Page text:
So now let’s go to my 3rd great grandparents. They each contribute around 3.12% of my DNA. A percentage so small, that most companies call it trace DNA. One was born in VA, one GA, 2 SC, 5 NC, one I haven’t found yet, and 19 were born in TN. Even my trace DNA was born in the Southern United States.
So if I understand what I have been reading about DNA, the likelihood of my DNA test pointing to anything beyond European DNA is highly unlikely. I know I have some 7 and 8th great grandparents who were French Huguenots. So maybe if they have really strong DNA, I’d show up with some French blood? I know I have one branch that is from Germany. In fact, my 7th great grandfather was born there in 1697. Perhaps my German blood would withstand the test of time. My daughter is certainly loving her German II class.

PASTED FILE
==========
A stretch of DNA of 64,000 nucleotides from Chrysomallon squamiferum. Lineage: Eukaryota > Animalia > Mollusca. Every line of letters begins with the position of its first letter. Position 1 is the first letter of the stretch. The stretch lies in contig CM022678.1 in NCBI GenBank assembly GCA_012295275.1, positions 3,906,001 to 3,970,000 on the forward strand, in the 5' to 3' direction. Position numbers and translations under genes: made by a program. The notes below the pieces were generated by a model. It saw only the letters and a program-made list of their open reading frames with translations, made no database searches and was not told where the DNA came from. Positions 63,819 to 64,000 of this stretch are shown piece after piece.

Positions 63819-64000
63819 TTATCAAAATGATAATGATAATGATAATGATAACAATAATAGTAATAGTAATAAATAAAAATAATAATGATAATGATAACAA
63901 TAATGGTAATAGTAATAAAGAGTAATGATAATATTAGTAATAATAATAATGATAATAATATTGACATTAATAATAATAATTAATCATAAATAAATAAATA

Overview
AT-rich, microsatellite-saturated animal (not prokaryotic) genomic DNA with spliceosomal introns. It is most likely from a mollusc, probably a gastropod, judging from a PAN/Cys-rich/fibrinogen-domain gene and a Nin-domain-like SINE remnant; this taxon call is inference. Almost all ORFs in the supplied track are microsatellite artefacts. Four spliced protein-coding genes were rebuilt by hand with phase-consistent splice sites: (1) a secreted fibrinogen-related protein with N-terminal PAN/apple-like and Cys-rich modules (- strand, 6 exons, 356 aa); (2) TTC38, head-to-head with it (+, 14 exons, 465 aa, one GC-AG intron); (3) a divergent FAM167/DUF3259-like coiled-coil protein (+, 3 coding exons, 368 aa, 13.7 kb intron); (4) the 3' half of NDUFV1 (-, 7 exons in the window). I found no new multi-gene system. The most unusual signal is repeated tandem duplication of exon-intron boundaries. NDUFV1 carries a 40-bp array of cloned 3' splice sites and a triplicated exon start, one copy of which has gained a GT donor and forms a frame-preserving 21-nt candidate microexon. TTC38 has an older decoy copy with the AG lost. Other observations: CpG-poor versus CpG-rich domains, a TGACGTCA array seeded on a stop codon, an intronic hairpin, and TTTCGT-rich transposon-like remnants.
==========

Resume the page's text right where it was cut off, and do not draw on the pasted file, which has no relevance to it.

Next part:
Now I do have one 5th great grandmother who was said to be full blooded Native American. You think her Native American blood would be strong enough to counteract all my English, French and German blood to show up on a DNA test?
I Have No Desire to Give my Tree to Ancestry or Any Other DNA Testing Site: Yes, I know. I have shared family information with people who have put bits and pieces on there on my behalf. I just have no desire to do it myself, nor pay for the privilege. It’s really not my thing. And what good is a DNA match if there is no tree to find out how the match occurred.